Arts & Entertainment

Press Pass: Eilen Jewell

For some performers, playing music is about putting on a show, but for Eilen Jewell, playing her music is about putting on a new identity.

Take her most recent album, 2010’s Butcher Holler: A Tribute To Loretta Lynn, for which Jewell slipped into the tunes of another musician.

“She is just, in my mind, an exceptional person,” Jewell said, praising Lynn for not only paving the way for women in country music, but also challenging the public expectation of what a woman can be and what a woman can do.

“It’s almost like, in another day and age, I could have – or I would have if I could have – written those songs myself,” Jewell said.

While songs like “You Ain’t Woman Enough (To Take My Man)” and “I’m a Honky Tonk Girl” have unmistakable Loretta Lynn sass, Jewell brings her own style to these tracks by imagining herself speaking those words and letting the interpretation come organically. She says the process is easy for her because of that connection, despite the broad vocal range and technically demanding elements of some of the country icon’s songs.

While that album was comprised entirely of Loretta Lynn covers, Jewell is no stranger to penning her own tunes. In fact, the country, blues and folk singer-songwriter has proved her songwriting chops in her five-album catalog. She is drawn to the sad stories of others, and likes to live inside their dark and tragic worlds in order to speak for them.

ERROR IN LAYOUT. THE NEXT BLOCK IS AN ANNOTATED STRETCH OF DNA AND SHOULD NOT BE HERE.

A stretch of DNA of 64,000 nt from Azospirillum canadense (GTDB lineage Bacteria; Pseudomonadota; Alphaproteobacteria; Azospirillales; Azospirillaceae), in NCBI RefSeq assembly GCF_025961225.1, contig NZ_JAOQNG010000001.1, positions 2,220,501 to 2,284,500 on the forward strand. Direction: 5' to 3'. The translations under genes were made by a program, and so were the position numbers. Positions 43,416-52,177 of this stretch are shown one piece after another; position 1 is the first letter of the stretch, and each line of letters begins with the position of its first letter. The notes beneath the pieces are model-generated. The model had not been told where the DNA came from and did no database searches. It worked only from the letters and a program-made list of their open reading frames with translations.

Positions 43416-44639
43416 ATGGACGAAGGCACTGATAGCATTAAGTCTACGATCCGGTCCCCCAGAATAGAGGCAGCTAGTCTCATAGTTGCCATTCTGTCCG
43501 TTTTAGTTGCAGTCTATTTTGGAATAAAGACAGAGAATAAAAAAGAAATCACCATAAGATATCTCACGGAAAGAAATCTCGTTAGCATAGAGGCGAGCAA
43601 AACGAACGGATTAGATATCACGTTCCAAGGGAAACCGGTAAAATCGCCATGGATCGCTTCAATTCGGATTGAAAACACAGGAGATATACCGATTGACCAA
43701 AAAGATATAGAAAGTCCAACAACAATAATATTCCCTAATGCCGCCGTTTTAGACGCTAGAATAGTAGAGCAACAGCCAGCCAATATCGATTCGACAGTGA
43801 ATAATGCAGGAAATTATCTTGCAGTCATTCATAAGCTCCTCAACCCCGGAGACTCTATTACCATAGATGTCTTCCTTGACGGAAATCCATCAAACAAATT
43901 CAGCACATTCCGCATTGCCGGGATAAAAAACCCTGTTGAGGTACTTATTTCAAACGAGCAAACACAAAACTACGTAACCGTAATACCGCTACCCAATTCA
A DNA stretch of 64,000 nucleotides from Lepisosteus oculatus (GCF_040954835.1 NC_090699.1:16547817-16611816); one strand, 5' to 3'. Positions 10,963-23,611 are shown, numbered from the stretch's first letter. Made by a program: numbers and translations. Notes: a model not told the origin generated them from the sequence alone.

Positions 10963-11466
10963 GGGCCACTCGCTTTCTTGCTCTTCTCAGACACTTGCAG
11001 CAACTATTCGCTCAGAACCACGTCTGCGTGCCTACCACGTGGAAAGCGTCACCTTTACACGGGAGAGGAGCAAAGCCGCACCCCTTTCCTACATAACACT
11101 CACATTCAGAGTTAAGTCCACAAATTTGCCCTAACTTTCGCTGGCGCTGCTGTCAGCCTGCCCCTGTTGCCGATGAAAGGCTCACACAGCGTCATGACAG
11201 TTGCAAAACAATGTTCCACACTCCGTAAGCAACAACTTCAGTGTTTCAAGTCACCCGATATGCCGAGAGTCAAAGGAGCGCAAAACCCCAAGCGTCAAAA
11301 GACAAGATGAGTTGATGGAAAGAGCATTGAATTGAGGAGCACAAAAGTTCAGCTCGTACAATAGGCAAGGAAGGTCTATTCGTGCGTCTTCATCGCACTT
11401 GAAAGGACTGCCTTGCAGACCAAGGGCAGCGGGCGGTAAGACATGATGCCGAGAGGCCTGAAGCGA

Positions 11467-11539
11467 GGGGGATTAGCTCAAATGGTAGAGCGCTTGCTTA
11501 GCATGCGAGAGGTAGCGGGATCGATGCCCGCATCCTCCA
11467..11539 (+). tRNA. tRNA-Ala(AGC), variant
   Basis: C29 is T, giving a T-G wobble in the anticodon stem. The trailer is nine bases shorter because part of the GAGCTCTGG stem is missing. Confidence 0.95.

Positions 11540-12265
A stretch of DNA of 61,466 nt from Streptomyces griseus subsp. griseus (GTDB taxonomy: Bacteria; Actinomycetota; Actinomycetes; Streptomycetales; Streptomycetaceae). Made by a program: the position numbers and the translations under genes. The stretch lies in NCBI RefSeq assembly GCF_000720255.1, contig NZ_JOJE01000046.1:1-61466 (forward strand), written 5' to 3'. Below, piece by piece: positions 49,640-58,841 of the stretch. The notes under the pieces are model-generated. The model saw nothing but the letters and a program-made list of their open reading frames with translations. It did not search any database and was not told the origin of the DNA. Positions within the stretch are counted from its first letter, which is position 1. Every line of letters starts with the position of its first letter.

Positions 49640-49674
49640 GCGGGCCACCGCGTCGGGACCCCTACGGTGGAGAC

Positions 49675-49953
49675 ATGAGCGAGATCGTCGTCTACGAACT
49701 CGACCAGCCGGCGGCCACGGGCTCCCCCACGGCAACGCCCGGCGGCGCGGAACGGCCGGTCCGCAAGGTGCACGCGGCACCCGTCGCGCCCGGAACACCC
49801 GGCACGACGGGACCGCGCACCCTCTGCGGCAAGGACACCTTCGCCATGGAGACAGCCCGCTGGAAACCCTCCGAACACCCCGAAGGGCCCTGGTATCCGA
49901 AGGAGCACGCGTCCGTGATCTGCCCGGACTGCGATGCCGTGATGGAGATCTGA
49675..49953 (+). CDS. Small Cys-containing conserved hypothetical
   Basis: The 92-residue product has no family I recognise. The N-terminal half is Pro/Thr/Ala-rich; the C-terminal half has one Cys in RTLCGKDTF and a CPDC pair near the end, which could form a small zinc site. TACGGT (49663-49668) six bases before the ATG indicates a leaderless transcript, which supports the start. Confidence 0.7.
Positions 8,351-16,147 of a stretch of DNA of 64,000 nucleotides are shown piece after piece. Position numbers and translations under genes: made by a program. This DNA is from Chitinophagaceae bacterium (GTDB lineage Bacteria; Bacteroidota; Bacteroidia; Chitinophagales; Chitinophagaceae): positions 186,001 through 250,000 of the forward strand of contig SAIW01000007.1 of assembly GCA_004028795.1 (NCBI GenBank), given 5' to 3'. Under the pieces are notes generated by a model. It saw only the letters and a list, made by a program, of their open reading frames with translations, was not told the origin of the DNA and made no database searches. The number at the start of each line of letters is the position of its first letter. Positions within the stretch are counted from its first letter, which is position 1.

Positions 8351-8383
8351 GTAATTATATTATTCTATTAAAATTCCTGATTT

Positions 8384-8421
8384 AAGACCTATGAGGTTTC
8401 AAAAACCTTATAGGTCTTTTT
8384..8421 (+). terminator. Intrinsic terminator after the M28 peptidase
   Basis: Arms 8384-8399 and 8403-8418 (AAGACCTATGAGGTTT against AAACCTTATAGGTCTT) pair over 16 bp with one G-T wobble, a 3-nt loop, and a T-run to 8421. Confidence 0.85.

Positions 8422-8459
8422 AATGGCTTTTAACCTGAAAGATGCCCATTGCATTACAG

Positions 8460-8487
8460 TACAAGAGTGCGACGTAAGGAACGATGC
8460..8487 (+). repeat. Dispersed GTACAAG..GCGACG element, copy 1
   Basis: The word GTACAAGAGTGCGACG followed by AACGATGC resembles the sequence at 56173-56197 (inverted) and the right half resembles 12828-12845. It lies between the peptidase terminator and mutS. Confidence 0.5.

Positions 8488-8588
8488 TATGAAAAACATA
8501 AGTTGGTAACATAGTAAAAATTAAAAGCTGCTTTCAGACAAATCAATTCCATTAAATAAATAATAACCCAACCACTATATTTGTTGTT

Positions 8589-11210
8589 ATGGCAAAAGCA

It’s taking on new identities that allowed her to write the song “Queen of the Minor Key,” crooning the words of a whiskey-soaked rambler destined by a gypsy’s foretelling to live in a wasteland of broken hearts and blues songs with aching wails.

The song is the lead single on an album of the same name, due out June 28. Listeners at her two-night appearance at Iota Club and Café, June 23 and 24, will be introduced to the album’s namesake sovereign, who is for Jewell in some respects a character written to tell tales, and part a product of an aesthetic that has attracted the artist since an early age.

An early love of listening to the Chopin nocturnes led Jewell to that quality of sound that would accompany the sad stories that move her, writing them in the minor key because she is drawn to its spooky, heavy and dramatic qualities.

Jewell earned herself the nickname “Queen of the Minor Key,” as her songs were written in that moody, pensive cousin to the triumphant, bright major key. In her upcoming album, Jewell is fully embracing the moniker, at first given in jest, allowing herself to explore the depths of the stormy, mysterious minor key, as well as the range of human experience.

Despite the nickname, Jewell admits that she lives the major key life, and considers herself happy go lucky outside the world of her music.

“In a way it takes a cheerful person to sing a sad song because if you are truly sad, you are consumed by the sadness, and if you’re not then you have an element of hope to you and strength,” Jewell said. “I think that’s what it takes to be able to perform and sing and write and do anything, really. You have to have that glimmer of hope and positivity.”

Through becoming the Queen of the Minor Key, and embodying the voices of the sad songs she tells, Jewell has found the catharsis that allows her to live a lighter life outside of her music.

“With my songwriting and my performing of almost entirely sad songs, I get it out of my system, so I’m actually a pretty cheerful person most of the time,” Jewell said. “I don’t dwell on the negative so much.”

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